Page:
I want the color of my zsh prompt to be decided based on whether I'm inside a tmux session or not. In bash, it can be done by checking the value of $TMUX, but I can't find an equivalent method in zsh. Is it possible in zsh?

  • The TMUX variable is independent of the shell you use. What is the issue you're having?
    – Kusalananda
    May 17, 2017 at 8:38
  • In bash I could put ${TMUX:+colorcode} in the PS1 variable, to set the color, it doesn't work in zsh and I can't find a similar way to do it in the manual.
    – saga
    May 17, 2017 at 8:45
  • The %{x.t.f%} can only test for a predefined set of conditions.
    – saga
    May 17, 2017 at 8:47

2 Answers 2


In zsh, the prompt_subst option is off by default. If you want to use variable substitutions in your prompt, turn it on.

setopt prompt_subst

For $TMUX, though, you don't need this. The value doesn't change during the session, so you can initialize PS1 when the shell starts.

setopt prompt_subst
if (($+TMUX)); then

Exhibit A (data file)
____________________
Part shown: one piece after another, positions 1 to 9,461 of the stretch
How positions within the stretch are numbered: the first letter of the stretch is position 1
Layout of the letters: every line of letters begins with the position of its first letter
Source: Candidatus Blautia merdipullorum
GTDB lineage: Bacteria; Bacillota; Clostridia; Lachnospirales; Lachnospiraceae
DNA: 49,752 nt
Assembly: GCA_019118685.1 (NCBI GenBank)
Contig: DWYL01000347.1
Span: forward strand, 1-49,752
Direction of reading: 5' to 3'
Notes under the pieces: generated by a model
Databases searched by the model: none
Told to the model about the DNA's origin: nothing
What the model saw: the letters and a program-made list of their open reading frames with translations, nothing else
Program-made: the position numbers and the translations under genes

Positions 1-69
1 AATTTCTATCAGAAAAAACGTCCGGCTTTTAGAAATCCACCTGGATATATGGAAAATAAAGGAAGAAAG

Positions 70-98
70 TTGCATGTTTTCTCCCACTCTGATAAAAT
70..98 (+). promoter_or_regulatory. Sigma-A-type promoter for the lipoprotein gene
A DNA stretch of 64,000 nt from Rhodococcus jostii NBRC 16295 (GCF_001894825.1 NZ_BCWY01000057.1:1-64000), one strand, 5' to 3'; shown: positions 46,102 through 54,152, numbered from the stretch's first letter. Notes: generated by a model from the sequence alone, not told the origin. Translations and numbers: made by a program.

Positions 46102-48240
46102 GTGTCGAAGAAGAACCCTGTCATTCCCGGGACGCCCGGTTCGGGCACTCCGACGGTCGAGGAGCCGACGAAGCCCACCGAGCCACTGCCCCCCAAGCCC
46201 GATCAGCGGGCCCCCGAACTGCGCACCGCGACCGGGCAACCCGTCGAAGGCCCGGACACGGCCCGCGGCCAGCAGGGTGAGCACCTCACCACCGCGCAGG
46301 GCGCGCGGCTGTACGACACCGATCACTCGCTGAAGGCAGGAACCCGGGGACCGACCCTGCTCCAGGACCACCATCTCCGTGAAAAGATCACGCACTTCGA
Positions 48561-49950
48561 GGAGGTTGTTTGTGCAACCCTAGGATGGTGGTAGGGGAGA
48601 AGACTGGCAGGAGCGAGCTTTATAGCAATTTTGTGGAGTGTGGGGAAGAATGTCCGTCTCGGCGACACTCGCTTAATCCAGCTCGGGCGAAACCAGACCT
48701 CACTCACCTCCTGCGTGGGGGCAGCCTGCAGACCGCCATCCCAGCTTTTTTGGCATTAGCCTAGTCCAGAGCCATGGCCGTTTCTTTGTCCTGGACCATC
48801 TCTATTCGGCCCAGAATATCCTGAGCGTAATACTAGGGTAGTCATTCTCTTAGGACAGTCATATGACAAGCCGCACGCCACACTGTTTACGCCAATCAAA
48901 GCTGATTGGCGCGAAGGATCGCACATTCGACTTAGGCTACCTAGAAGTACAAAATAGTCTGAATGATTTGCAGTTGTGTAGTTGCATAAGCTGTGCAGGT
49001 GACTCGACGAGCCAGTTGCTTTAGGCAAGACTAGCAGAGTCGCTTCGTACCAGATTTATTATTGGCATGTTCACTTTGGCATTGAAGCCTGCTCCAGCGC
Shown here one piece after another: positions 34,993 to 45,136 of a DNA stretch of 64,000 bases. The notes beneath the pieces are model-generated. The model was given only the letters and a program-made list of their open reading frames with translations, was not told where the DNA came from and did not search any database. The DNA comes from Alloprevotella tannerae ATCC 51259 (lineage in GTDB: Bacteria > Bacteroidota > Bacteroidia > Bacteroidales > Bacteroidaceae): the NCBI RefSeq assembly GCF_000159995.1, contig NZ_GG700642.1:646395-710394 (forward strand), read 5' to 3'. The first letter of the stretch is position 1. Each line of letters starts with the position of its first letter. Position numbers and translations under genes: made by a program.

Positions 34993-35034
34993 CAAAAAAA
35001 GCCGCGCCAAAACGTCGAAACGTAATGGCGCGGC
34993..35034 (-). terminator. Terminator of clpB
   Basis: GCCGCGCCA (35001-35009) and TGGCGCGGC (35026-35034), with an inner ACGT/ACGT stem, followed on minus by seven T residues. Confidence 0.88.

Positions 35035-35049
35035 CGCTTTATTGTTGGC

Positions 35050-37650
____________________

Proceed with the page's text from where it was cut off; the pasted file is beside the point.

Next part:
PS1='[tmux:${TMUX_PANE//\%/%%}] %# '
  PS1='[not tmux] %# '

Note that prompt expansion happens after variable susbtitution, this is why the percent signs in the variable's value need to be protected.


When launched tmux will inherit the environment variables of the shell that launched it (like all other processes).
From that point tmux will then bestow those same environment variables onto the pseudo terminals it creates. Except for one important environment variable


The tmux server will hold the value give to it by the original shell.
You can query this with

<C-b>:display-message "$TERM"

on my system this gives xterm-256color.
but all pseudo terminals tmux starts will get something like


on my system I set the pseudo terminals to TERM=screen-256color so that programs (vim) running inside tmux know the color capabilities of the terminal. You can do this with this tmux command

set -g default-terminal "screen-256color"

Either way you can check for the presence of this string and set your prompt accordingly


if [[ $TERM == *screen* ]]; then
    # you're in tmux, congratulate yourself :)
    # set your tmux prompt here
    # you're not in tmux
    # set your fallback prompt here

You must log in to answer this question.

Not the answer you're looking for? Browse other questions tagged .